Director: Alan & Gabe Polsky
The Motel Life is a blend of about a dozen surprisingly stellar performances, mostly coming from actors you might not have thought were up to the challenge. Emily Hirsch might be the most expected, especially if you’ve seen him in Into the Wild, the film that launched him as a serious acting threat. Stephen Dorff is a lesser known name, but a solid veteran who can pack a ton of punch into a small scene. Dakota Fanning is well-known for her child acting, seems to be fairly hit or miss with her movie choices these days, but has the talent to slide into a role if not asked to do too much. And then there are the side characters, who all gave quality minutes to the film, filling it in with believable detail that fleshed out the already strong central plot. This film works on many levels, but mostly due to its actors, a group that might have collectively delivered the best ensemble performance of their careers.
Brothers Frank & Jerry Lee have been inseparable since the loss of their father and then mother, sticking together no matter what. When the state might have split them up, the boys went on the run, resulting in the loss of Jerry Lee’s leg, but never slowing down their drive to live connected lives. Frank often says that Jerry Lee has the worse luck he’s ever seen, but that doesn’t stop him from stepping up for his brother time and time again. That includes driving him out of Reno in a hurry when Jerry Lee accidentally hits a boy on a bicycle, the pair quickly becoming luckless & rather bumbling fugitives who soon find themselves right back in Reno where they began. But when the police grow suspicious, they’ll have to hit the road again, living the motel life once more, traveling light, and trusting each other completely.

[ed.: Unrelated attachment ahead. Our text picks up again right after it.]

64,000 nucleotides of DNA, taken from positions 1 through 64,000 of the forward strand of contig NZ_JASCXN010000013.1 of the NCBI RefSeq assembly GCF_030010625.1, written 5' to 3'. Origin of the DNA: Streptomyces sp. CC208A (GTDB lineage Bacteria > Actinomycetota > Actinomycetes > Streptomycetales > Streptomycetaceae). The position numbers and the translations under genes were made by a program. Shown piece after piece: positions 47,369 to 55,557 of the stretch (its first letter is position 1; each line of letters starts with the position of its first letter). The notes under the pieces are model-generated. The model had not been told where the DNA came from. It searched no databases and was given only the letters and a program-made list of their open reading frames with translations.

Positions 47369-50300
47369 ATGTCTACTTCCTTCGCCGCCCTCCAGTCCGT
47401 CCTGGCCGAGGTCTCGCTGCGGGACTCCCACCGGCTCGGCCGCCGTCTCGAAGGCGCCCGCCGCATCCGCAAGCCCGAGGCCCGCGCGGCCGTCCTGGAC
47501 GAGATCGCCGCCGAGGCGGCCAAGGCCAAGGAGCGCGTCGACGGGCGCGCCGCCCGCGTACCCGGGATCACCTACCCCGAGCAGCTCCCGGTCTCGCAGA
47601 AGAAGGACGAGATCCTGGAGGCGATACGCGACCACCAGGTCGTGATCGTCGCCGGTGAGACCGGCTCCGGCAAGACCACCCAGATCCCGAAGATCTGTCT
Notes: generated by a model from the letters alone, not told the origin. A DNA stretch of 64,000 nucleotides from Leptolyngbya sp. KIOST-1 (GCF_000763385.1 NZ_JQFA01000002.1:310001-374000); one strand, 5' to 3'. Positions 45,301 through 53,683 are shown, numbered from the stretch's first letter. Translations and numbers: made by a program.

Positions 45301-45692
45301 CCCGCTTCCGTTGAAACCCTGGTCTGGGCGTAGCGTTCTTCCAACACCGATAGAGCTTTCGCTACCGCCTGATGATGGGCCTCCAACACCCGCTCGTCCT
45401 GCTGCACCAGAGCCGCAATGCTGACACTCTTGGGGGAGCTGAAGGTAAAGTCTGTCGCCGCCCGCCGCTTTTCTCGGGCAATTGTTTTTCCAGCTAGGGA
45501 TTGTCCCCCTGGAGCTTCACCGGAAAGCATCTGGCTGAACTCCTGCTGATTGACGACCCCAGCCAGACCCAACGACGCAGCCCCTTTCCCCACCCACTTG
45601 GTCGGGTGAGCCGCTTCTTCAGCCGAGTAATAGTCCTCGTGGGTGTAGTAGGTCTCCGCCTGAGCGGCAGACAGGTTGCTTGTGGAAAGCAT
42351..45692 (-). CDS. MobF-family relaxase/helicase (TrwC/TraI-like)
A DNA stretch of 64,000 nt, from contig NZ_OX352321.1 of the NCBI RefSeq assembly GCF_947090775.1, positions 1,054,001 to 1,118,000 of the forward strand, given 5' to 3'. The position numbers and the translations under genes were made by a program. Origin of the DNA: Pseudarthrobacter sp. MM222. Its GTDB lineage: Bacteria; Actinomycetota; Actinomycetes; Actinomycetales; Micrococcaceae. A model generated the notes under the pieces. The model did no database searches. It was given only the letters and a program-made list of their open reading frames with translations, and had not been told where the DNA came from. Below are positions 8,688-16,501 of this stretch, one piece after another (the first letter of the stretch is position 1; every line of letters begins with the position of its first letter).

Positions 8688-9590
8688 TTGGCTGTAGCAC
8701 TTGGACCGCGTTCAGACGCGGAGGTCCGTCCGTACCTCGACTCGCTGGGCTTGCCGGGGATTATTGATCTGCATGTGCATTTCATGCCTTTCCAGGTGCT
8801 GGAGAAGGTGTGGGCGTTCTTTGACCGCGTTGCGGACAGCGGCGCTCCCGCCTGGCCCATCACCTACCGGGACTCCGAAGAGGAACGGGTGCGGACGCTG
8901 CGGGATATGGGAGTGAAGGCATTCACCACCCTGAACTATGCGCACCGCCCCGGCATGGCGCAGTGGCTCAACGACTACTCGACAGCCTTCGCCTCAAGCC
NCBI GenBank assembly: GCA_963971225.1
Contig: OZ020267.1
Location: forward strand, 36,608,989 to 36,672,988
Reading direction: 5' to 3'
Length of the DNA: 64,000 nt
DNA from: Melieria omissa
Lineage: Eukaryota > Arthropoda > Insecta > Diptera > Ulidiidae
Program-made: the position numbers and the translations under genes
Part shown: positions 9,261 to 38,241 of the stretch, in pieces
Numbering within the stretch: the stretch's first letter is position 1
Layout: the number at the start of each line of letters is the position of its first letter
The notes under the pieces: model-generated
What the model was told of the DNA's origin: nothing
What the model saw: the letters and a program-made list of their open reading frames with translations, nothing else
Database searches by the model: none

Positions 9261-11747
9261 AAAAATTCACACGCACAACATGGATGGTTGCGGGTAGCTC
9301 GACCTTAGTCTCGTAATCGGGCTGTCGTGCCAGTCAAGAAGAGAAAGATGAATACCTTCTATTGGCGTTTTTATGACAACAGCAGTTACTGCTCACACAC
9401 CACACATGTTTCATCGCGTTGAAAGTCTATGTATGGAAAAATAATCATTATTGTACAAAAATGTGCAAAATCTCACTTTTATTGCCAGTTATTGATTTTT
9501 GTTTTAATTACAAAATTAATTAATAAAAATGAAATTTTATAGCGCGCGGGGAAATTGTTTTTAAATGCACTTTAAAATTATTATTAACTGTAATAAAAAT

The three main actors all stepped up to the plate in what is a complicated story with a ton of emotion pressing down on every scene. They were able to convince audiences of a deep backstory without our having seen much of it, allowing us to become invested right from the very beginning. And the side acting was incredible as well, with well thought out and very unique characters that really painted the backdrop. But the coolest element of the film had to be the artistic side of both brothers, Frank the storyteller and Jerry Lee the illustrator. Frank became a sort of imaginative narrator, creating fiction around their difficult lives, keeping Jerry Lee from giving up, and showing us that you’re never too old to want to hear a good story. Every piece came together, with a few added laughs for levity and a dog to pull at your heartstrings, to create something both entirely unexpected and completely appreciated.
My rating: ☆ ☆ ☆ ☆